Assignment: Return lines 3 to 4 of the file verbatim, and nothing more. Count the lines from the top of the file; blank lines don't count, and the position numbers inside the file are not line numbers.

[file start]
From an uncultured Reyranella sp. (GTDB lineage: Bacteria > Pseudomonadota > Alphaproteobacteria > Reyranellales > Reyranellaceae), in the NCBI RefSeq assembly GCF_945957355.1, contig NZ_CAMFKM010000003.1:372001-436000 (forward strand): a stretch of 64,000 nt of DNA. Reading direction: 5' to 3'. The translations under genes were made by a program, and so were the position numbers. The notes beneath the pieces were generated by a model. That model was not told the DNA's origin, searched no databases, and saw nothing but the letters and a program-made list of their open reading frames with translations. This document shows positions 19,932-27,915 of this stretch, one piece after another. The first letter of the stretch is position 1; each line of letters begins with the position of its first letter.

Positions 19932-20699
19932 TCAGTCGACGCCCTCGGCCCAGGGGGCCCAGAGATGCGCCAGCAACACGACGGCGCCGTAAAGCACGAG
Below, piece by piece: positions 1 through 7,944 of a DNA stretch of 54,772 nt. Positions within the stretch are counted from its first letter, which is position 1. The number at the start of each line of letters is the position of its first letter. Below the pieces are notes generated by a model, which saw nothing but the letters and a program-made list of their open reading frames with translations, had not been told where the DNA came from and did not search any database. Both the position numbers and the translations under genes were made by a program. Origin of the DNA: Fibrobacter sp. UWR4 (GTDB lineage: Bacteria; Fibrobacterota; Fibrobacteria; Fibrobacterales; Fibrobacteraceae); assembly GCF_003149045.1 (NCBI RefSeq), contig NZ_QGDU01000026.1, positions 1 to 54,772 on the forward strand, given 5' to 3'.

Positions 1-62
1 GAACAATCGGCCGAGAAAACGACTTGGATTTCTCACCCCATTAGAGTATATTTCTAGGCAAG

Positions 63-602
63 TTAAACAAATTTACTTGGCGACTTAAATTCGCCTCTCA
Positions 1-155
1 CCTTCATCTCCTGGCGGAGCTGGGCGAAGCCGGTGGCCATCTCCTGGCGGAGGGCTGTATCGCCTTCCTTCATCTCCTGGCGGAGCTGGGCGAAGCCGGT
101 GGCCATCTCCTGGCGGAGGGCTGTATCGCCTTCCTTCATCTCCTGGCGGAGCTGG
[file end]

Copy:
19932 TCAGTCGACGCCCTCGGCCCAGGGGGCCCAGAGATGCGCCAGCAACACGACGGCGCCGTAAAGCACGAG
Below, piece by piece: positions 1 through 7,944 of a DNA stretch of 54,772 nt. Positions within the stretch are counted from its first letter, which is position 1. The number at the start of each line of letters is the position of its first letter. Below the pieces are notes generated by a model, which saw nothing but the letters and a program-made list of their open reading frames with translations, had not been told where the DNA came from and did not search any database. Both the position numbers and the translations under genes were made by a program. Origin of the DNA: Fibrobacter sp. UWR4 (GTDB lineage: Bacteria; Fibrobacterota; Fibrobacteria; Fibrobacterales; Fibrobacteraceae); assembly GCF_003149045.1 (NCBI RefSeq), contig NZ_QGDU01000026.1, positions 1 to 54,772 on the forward strand, given 5' to 3'.